KI
Advertise on ChoralNet 
ChoralNet logo
The mission of the ACDA is to inspire excellence in choral music through education, performance, composition, and advocacy.

Accidentals with Scale-degree numbers



Hello,

A number of you have contacted me requesting a compilation of responses I've received to my recent request regarding sight singing with numbers versus the traditional solfege syllables, and how to handle accidentals and minor.

As many of you suspected, I was inundated with replies (thank you!) and a traditional "compilation" would have been like reading a small novel! (ok, slight exaggeration!). So, I will instead try to summarize the various responses I have received, hopefully doing justice to them all.

Thanks again to all.

Katie

*** As many of you noted, doing any type of sight singing method is definately better than nothing. And it is important to be consistent and persistent.

*** The opinions of respondents broke down to about 2/3 saying - teach traditional solfege and 1/3 saying teaching numbers works very well for them

*** It seems that most colleges still prefer the traditional solfege syllables, and for the sake of consistency, that is why many of you use the solfege system,including a number of directors who used to teach numbers and were quite happy with that system, but switched for consistency and ease of transition into High School programs within their districts.

*** In response to my question about how to treat accidentals with the number system, there seem to be different approaches. One is to sing "4-sharp" or "6-flat", etc. for the appropriate accidental. The difficulty with this approach is rhythmic compromises that become necessary. A solution to this dilema is to simply sing the word "flat" or "sharp" on the correct pitch and leave off the number.

A second approach to accidentals is to use related "nonsense" words to the number word. Some suggestions with this approach are (1) 1-way-2-tay-3-4-fair-five-fay etc. (2) ascending: 1-ween-2-tee-3-4-fear-5-feev-6-seeks-7-1 descending: 1-7-sayv'n-6-sakes-5-fave-4-3-thray-2-tay-1

Some people also just say the regular number (1,2,etc.), but sing at the accidental pitch.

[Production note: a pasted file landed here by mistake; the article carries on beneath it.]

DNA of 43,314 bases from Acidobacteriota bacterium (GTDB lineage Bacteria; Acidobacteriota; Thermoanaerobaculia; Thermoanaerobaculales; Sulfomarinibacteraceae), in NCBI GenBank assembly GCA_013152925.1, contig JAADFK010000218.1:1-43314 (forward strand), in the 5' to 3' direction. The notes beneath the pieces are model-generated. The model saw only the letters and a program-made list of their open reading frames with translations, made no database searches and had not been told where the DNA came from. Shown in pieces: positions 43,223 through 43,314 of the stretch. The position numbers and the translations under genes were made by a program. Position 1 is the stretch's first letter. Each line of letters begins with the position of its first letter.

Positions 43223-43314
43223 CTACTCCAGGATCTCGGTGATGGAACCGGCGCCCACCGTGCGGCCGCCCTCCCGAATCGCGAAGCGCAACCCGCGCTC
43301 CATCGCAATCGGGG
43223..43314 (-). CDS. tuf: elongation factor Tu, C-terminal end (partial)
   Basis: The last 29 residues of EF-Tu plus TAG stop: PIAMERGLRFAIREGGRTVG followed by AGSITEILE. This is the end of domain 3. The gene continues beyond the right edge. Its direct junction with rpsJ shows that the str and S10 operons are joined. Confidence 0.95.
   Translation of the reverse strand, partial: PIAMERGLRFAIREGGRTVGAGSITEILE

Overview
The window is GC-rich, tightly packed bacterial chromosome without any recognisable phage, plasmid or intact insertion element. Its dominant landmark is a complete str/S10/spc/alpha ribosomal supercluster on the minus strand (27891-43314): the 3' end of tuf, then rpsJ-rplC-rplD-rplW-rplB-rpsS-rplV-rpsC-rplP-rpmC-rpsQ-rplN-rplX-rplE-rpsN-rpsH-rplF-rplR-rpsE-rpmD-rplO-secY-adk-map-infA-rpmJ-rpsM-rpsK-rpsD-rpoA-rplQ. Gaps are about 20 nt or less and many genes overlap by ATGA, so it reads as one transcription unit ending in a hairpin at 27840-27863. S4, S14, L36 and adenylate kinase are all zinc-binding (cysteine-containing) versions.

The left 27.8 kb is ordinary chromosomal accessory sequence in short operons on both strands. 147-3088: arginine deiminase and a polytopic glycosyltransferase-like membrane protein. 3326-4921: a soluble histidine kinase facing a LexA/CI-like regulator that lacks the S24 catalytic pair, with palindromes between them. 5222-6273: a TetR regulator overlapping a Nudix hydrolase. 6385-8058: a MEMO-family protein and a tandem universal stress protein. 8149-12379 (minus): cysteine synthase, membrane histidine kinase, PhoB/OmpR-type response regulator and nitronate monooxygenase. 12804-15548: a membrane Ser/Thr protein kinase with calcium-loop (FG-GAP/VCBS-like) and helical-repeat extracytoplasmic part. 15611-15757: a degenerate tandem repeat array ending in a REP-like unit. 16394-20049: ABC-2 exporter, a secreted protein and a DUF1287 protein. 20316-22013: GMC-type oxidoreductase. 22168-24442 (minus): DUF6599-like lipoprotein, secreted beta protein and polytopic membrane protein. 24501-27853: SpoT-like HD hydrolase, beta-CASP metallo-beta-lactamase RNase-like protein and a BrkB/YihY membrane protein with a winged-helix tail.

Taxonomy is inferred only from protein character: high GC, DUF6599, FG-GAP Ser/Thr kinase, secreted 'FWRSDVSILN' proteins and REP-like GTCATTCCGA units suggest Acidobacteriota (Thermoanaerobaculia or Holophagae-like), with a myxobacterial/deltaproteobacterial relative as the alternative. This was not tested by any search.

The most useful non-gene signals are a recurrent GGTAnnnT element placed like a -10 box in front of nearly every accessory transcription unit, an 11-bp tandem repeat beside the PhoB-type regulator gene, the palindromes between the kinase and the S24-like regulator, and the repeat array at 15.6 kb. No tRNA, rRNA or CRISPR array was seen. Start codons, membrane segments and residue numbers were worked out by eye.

*** An arguement against using numbers is that traditional solfege syllables are more condusive to promoting open, pure vowel sounds and in turn improving overall tone and blend in an ensemble.

*** An arguement against numbers is that students may become confused with sight singing in numbers and simultaneosly learning a number-based counting system (1&2&3& etc.). It was also mentioned that in teaching theory (chords -root, 3rd, 5th, 7th) it may be confusing.

*** Among those who use numbers, not all people start the minor scale on "6". Some prefer to teach both major and minor starting on "1" and teaching the students to discern the differences between the two scales. For example 1-3-1 is used for both a major 3rd and a minor 3rd, because even though they are different major/minor, they are still both essentially the interval of a 3rd.

*** An arguement for using solfege is the very fact that the syllables are "foreign" to the students. The syllables become their own language, therefore stretching student's minds to learn new concepts and relate the learning of this new skill (reading music) to the learning of this new language (solfege).

*** A suggestion for singing the two-syllable number seven in the numbers system is to shorten the word to "sev", which eliminates the rhythm problem

*** A response recommended looking at the traditional system used by the Mennonite faith called "Ziffern" which was a numbers based music reading system.

*** In conclusion, I received convincing arguements that the number system of sight singing will work with students, and also equally convincing arguements why the solfege system is superior. Confused??? - so am I!